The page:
I don’t much care for the political direction of the Seattle Times editorial board under Frank Blethen, but I’m willing to give his son Ryan (his heir apparent) the benefit of the doubt.
Ryan recently joined the Times as an editorial columnist after a stint as a regional editor at the family-owned Press Herald and Sunday Telegram in Portland, Maine. While I’ll reserve judgement on Ryan’s skills as a writer, I’m at least relieved to find him coming across as thoughtful, curious and open-minded. For example, his column today on the newspaper industry’s circulation woes was somewhat self-critical.
There are many gloomy predictions about newspapers in the cyber world. Frequently, these predictions of the newspaper’s demise are sent in the form of nasty e-mails that ooze with joy at the irrelevance of the MSM. (MSM is not a news division at Microsoft, but the mainstream media.)
Those radical conservative and grass-roots liberal bloggers who trumpet their hatred for the press, on which they rely for vitriol, are wrong about the fall of newspapers. It has nothing to do with being too liberal or too conservative. It has to do with our treatment of readers, no matter their political stripe.
First of all, I’d like to assure Ryan that I’m not one of those bloggers who hates newspapers. On the contrary, I love newspapers. I don’t subscribe to any, but I read bits and pieces of dozens of papers a day… including the Seattle Times. I’ve had the privilege of meeting dozens of reporters and columnists, and I genuinely like almost every single one of them. (And I don’t mean to offend any of them, but I now kinda, sorta consider myself a journalist too.)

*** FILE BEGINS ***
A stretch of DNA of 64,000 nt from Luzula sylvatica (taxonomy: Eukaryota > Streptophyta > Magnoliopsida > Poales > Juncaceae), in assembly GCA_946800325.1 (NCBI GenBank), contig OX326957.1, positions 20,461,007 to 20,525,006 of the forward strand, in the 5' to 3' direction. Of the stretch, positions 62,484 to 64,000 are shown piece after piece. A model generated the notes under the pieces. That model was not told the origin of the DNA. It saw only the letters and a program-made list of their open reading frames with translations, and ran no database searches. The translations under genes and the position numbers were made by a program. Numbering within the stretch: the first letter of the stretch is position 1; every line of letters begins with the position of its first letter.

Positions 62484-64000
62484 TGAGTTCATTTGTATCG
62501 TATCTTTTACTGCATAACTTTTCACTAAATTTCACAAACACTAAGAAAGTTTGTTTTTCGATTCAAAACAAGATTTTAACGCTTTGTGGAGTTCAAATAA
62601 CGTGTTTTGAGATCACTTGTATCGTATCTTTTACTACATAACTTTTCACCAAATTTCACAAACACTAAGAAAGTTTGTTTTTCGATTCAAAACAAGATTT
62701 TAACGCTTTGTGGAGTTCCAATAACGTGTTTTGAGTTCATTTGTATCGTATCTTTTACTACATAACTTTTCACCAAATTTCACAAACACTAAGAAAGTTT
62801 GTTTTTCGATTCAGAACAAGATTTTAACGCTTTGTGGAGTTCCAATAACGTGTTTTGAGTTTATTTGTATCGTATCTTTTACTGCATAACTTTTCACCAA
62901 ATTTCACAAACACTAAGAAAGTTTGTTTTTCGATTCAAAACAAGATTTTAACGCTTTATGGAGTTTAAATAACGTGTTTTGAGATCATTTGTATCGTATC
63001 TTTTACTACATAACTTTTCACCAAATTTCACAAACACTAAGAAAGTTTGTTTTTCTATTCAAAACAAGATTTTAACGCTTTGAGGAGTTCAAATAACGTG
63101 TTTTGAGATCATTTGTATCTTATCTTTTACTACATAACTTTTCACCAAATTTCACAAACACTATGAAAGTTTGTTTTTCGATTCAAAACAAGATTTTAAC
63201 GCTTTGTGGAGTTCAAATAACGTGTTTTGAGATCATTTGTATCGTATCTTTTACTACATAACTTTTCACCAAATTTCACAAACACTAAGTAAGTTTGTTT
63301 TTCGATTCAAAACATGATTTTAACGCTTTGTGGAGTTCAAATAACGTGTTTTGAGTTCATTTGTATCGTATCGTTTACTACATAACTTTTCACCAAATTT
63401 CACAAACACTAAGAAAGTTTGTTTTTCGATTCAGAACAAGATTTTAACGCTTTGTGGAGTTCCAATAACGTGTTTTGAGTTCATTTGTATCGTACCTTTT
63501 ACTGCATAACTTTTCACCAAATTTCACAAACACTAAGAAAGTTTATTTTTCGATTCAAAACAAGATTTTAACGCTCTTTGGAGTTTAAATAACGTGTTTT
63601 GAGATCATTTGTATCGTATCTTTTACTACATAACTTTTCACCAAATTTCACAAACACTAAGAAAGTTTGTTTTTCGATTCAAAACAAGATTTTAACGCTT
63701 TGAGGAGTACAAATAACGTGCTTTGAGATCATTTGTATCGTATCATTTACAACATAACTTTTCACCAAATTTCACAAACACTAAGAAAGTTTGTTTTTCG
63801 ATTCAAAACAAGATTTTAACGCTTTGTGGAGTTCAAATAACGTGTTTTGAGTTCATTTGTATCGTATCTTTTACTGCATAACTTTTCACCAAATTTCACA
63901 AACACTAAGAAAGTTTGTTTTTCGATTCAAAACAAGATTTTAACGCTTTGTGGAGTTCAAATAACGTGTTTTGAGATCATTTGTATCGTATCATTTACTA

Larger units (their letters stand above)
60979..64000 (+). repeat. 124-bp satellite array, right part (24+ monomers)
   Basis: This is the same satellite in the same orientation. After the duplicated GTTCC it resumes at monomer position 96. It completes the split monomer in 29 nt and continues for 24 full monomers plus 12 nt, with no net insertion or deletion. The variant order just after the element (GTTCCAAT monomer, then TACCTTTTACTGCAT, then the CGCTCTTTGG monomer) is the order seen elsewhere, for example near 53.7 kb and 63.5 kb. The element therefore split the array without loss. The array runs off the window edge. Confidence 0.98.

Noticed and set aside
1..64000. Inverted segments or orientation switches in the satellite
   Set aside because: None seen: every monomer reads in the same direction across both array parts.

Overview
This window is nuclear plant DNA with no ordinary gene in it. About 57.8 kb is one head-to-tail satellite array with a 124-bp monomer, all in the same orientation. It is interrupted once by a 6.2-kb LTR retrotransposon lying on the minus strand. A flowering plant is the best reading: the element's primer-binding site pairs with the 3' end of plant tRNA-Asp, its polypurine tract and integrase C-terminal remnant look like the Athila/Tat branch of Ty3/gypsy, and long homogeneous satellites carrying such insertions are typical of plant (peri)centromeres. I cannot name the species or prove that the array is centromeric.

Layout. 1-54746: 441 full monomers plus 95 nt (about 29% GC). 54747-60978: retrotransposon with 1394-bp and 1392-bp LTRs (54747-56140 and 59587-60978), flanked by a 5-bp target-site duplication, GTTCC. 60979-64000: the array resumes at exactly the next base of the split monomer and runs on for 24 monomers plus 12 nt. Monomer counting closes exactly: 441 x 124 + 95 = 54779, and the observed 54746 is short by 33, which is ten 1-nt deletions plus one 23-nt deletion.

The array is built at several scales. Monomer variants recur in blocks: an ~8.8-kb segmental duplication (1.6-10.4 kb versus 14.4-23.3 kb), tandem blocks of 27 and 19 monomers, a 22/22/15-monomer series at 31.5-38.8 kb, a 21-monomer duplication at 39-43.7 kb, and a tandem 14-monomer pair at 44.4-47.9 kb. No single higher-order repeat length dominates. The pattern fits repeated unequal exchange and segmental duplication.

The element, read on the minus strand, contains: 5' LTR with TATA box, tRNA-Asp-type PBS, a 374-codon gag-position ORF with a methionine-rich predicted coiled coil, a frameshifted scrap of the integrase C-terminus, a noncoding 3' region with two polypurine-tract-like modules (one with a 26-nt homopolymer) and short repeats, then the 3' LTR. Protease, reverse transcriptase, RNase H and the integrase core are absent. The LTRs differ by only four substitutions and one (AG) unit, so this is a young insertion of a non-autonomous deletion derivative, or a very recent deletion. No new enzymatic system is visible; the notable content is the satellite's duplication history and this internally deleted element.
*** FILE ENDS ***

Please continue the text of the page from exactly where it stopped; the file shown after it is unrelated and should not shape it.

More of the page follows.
In fact, I love daily newspapers so much, that I desperately hope Seattle manages to support two of them… regardless of the physical medium on which they are published.
So I hope Ryan takes my comments in the constructive spirit in which they are offered, for I really do want our local papers to succeed and prosper and expand their newsrooms so that they can continue to fill the crucial role they play in a functioning democracy.
But in his analysis, I think Ryan got it only half right. He’s absolutely dead-on when he talks about building relationships with readers and reestablishing public trust. But he misses the point entirely if he thinks the problem lies with technological interlopers like Google News.
Essentially, Google News is hijacking news with no compensation to newspapers. The search engines then get credit for the entire news-gathering and presentation process. A lot of online news reader say they get their news from Google or Yahoo!